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Type Home computer
Release date 1987
Operating system Tape loader or CP/M
CPU KR580VM80A @3 MHz
Memory 64 KiB

Vector-06C (Russian: Вектор-06Ц) is a home computer that was designed and mass-produced in USSR in the late 1980s.


Computer model of the Vector-06C

Vector-06C was created by Soviet engineers Donat Temirazov and Alexander Sokolov from Kishinev, Moldovan SSR. On 33rd National Radio Exhibition the design was honoured with the grand prize. [1] Shortly after that several factories started production of Vector-06C. In 1988 Vector was honoured a prize on Exhibition of Achievements of the National Economy.

There were modifications adopting Zilog Z80 CPU or the unique Soviet KR580VM1 CPU. A commercial project called Vector Turbo+ with a Z80 CPU, clock frequency increased to 6 or 12 MHz, RAM sized up to 2 MiB and a variety of other improvements was in development. However, according to the InVector e-zine, a prototype of this system never left the work bench due to economical reasons.[2] [3]

Vector has gradually become less popular with the increasing flow of IBM PC-compatible computers on Soviet and then CIS markets. Presently Vector-06C enjoys loyal following of the few remaining fans.


CPU: KR580VM80A (8080 clone), factory overclocked to 3 MHz (standard frequency was 2.5MHz);

Busses:8-bit data bus, 16-bit address bus;

Memory: 64 KiB RAM, up to 32 KiB can be used as video memory; 2048 bytes of ROM (512 bytes in earlier models);


Vector-06C Video Memory Structure

Video system supports following modes:[4]

  • 256×256 pixels, 16 simultaneously displayed colours out of 256-colour palette
  • 512×256 pixels, 4 simultaneously displayed colours out of 256-colour palette
  • 256×256 or 512×256 monochrome (memory saving mode)

The frame buffer of Vector-06C is unusual for home computers. The memory is organized as 4 bit planes, palette index of each individual pixel is formed from individual bits in 4 planes. Thus the highest colour mode has 24=16 simultaneously displayed colours. The bit planes are defined as follows: a byte represents a horizontal span of 8 pixels. Next byte in video memory represents a span of 8 pixels above it and so on. Thus a bit plane in 256×256 mode can be viewed as 8-pixel wide columns, growing bottom-to-top, left-to-right; whole screen is thus covered by 32 columns.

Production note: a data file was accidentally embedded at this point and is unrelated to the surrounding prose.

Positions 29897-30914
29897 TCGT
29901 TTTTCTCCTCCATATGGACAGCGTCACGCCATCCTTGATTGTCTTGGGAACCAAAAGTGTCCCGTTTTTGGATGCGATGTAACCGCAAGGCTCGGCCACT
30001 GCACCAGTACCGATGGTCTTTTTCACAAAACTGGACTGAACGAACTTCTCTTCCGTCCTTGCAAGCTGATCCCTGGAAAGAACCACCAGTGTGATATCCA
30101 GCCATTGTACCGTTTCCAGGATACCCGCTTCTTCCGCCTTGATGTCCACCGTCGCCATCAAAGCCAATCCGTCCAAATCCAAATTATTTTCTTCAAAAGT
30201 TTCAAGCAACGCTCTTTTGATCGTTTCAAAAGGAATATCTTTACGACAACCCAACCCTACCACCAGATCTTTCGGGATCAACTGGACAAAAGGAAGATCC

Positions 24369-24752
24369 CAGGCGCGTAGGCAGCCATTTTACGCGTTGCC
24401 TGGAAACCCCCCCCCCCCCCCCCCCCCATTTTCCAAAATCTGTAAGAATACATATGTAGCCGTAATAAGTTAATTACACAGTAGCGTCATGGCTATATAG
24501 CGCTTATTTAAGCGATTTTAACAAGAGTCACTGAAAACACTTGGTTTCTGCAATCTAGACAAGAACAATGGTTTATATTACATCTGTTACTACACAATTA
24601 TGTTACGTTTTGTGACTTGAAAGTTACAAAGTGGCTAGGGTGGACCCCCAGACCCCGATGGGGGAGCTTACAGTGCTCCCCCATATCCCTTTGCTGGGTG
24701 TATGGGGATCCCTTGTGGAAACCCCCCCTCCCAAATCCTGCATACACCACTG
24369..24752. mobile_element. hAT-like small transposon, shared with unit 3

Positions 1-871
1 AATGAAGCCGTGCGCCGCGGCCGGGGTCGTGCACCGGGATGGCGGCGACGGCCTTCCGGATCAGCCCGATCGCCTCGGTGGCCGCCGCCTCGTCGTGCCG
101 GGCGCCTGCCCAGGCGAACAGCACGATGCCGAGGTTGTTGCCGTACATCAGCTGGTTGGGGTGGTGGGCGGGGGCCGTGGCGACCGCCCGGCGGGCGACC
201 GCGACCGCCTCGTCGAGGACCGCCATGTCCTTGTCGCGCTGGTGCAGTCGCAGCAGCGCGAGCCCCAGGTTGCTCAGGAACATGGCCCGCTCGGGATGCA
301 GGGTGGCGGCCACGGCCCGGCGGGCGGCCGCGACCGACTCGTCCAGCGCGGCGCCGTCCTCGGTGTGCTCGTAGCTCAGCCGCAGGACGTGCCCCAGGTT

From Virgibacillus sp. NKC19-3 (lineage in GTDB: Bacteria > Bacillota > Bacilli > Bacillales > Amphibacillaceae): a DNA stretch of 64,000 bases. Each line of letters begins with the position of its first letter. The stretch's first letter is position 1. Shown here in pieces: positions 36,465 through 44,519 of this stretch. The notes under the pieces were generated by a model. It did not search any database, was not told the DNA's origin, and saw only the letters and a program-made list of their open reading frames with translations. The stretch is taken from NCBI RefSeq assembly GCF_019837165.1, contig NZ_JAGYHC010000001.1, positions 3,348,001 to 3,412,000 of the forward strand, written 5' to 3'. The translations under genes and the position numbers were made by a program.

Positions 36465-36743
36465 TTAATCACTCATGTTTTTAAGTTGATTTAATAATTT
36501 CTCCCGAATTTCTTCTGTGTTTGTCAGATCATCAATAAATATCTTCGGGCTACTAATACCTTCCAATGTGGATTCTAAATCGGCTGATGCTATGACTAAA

3-channel sound system based around KR580VI53, Soviet clone of Intel 8253 timer. Third party modifications allowed use of General Instruments AY-3-8910 or YM-2149.


Homemade external ROM cartridge

A generic household tape recorder was used for persistent data storage. There were 2 modulation methods used, FSK and PSK. Standard 60-minute cassette could hold:[4]

FSK was primarily used in compatibility modes, which allowed reading data written on Microsha, Radio-86RK and ZX Spectrum. Native tape format used by original software is PSK.


Adskok by A.Z.Lebedev

Vector-06C had no built-in software, the tiny ROM only contained a boot loader. The computer could thus only be used with external storage. Vector-06C was sold with a tape containing system utility and game programs. Third party applications could be obtained through various companies. Original software titles were games, programming languages (BASIC, Pascal, a monitor/debugger, Assembler), text and graphics editors, etc.

With optional floppy disk extension, CP/M version 2.2 was adopted. This allowed a broad range of CP/M software to be used on Vector.

It was also possible to run some Radio-86RK, Microsha, Specialist software items. Also, a method of low-level adaptation of ZX Spectrum and MSX titles was developed and some software items were ported. In particular, Vector User magazine mentions a software package consisting of a disassembler, a processor that substitutes Z80-specific instructions that 8080 was lacking with macros and a set of macros. The package was used to port several ZX Spectrum titles, namely Chess Master, West Bank, Jumping Jack .[5]

User Community[edit]

Although Vector-06C was foreshadowed by more mainstream home computers such as BK-0010, ZX Spectrum and its clones, it enjoyed a considerable loyal following of fans. Enthusiasts developed and produced software and hardware extensions for Vector. Among hardware extensions there are RAM-disk, floppy and HDD controllers, sound synthesizers, realtime clocks and others. Both commercial and public developments existed. There were electronic and hardcopy publications, most notably Invector, Vector User, Coman Info.[6] Several software contests were held among Vector users, notably DemosFan that used to take place in St.Petersburg, Russia.[7]


  1. ^ "Front cover page". Радио. 10/1987. ISSN 0033-765X. 
  2. ^ NPP "Intech". Вектор-Турбо Плюс. Vector User (in Russian) 15. 
  3. ^ V.P. Bykov (1997). "News". InVector (in Russian) 4. 
  4. ^ a b Техническая информация по ПК "Вектор" (in Russian). Retrieved 2007-06-17. 
  5. ^ Makrinsky, Yuri. "Универсальный дизассемблер комманд Z80 и 8080". Vector User (in Russian). 20,21. 
  6. ^ Вектор-06Ц: Электронные издания (in Russian). Retrieved 2007-06-17. 
  7. ^ Вектор-06Ц: О главном (in Russian). Retrieved 2007-06-17. 

External links[edit]